Have to wonder if the Reds keep doing that, at some point he's going to have to self motivate.

But he just seems to me to be that type. Can't really get up for the Pirates game, but against the Cards he's threatening a no-no. Not that I know anything inside or have any unpublished knowledge, just a gut feeling.

forfreelin04
08-13-2006, 08:57 AM
I would not rule 2007 out. Sept 2007 might be OK if he keeps progressing. You need to throw a lot of innings to refine pitches. He needs some movement on his FB, he's a little long in his stride which is preventing him from turning that breaking ball over. His change is flat because he is slowing his arm down to "conciously" throw a change. You needs INNINGS to get that worked out. Bad part is he needs innings with a really good instructor hooked to his hip. The Reds really do not have one.


TC, thanks for all your insights its nice to actually read about how the game is played for a change then well you know haha. I cant believe Homer is actually consciously throwing a change slow. This truly shows is immaturity to be a ML ready SP. I did that when I started throwing a straight change in HS. Of course I didnt throw 96. Amazingly I still had tendon problems anyways. Now I can firmly agree with all those parents and coaches that told my Dad throwing an excess amount of roundhouse curves at a young age would mess up my shoulder. I had to chuckle when Arroyo said he could throw 125 pitches a game because his breaking stuff allows him to take the strain off his arm. Funny he said that before the AS break.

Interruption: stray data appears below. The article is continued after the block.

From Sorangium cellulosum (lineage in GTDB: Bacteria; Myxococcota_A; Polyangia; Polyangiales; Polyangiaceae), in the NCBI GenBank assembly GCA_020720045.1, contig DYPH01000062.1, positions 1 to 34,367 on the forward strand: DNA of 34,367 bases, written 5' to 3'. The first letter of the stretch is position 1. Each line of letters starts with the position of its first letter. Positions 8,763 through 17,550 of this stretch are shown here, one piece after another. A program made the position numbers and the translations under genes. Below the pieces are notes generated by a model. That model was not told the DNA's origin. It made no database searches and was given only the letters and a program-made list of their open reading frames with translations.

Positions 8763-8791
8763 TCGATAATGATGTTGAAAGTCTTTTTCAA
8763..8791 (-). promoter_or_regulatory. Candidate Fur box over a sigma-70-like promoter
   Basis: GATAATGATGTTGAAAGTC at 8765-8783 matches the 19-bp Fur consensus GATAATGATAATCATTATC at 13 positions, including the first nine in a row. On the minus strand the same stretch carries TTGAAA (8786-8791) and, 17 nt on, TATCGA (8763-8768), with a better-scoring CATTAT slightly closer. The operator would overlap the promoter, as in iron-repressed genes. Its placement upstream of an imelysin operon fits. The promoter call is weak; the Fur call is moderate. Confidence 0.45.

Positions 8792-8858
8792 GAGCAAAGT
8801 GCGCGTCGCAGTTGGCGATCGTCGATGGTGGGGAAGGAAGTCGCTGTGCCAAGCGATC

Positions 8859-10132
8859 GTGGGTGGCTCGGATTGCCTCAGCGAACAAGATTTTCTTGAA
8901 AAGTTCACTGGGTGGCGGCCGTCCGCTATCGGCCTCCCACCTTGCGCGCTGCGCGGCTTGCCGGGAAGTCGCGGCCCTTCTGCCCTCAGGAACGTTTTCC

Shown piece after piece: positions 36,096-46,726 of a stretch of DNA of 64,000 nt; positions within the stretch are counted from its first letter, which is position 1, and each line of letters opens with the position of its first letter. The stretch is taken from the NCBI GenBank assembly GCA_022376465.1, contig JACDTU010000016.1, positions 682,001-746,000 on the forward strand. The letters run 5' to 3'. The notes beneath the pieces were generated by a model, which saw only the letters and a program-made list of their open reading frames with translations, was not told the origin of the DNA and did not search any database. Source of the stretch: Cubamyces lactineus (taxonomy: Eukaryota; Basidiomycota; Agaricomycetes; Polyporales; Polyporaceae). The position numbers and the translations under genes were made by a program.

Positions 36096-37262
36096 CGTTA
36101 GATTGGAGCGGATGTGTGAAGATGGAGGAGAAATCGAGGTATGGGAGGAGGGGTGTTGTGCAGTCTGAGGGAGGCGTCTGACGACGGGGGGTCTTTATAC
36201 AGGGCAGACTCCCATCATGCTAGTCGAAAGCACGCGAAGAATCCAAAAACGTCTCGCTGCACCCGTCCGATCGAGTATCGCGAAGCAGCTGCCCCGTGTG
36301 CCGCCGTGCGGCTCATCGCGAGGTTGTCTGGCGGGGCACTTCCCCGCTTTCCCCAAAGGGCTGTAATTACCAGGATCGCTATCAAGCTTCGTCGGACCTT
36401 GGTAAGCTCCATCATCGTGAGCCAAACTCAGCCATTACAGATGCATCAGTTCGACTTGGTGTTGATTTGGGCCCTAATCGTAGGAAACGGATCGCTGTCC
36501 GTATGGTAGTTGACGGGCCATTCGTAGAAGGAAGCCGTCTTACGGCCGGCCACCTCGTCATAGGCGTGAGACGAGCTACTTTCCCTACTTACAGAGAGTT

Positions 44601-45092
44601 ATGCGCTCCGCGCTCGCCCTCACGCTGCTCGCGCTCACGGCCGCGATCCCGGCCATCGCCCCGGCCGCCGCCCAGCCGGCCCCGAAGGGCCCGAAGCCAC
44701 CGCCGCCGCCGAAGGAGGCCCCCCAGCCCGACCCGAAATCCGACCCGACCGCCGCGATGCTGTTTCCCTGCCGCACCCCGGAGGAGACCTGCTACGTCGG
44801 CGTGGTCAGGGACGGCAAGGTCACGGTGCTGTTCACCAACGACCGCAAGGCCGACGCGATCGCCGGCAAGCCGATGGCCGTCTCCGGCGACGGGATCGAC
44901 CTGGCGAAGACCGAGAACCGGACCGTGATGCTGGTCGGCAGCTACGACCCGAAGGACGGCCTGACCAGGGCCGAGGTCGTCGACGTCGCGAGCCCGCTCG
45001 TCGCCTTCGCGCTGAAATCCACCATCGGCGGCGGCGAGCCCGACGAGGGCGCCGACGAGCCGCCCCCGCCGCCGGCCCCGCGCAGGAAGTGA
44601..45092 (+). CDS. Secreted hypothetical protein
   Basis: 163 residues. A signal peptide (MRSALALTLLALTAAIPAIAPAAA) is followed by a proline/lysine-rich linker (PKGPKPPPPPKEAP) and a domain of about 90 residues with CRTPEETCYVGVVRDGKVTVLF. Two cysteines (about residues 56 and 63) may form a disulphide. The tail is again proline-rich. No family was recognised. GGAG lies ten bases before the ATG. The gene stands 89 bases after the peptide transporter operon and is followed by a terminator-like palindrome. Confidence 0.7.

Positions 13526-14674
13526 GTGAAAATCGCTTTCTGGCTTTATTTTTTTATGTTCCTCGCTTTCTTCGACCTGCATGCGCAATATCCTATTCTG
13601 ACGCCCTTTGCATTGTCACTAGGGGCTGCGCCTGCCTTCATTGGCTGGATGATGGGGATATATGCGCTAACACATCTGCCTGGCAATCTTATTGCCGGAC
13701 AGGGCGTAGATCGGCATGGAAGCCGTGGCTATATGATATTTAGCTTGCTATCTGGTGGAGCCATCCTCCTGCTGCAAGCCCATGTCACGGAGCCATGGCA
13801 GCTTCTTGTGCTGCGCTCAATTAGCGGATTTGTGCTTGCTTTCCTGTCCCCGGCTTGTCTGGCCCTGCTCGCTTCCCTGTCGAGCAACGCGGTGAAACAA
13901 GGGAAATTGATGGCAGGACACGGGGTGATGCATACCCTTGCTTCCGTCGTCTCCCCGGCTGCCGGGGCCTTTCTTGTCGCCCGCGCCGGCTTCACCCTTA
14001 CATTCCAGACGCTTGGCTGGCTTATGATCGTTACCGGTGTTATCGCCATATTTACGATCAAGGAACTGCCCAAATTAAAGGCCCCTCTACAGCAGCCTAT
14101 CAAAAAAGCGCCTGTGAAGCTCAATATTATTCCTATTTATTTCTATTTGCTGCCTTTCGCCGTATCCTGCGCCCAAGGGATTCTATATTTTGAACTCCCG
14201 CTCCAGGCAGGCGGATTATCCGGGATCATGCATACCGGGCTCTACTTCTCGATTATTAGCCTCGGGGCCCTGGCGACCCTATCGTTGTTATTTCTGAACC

I havent seen him throw since Dayton but is he still throwing arrows to the plate? I always thought a guy with the natural gift to throw a baseball at such speed could benefit from throwing two separate fastballs simply with different grips. One that rose and then one that moved away from a right handed hitter. He should throw the changeup preferably circle since it will cut down the speed of the pitch and have better movement. Then mix in a nice drop curve which could be thrown at full speed for a sharp break on the inside corner and/or throw the same curve Daid Wells esque just for good measure. Oh and hed have to get them all over the plate when necessary. Then I think Reds fans would get the ACE they want.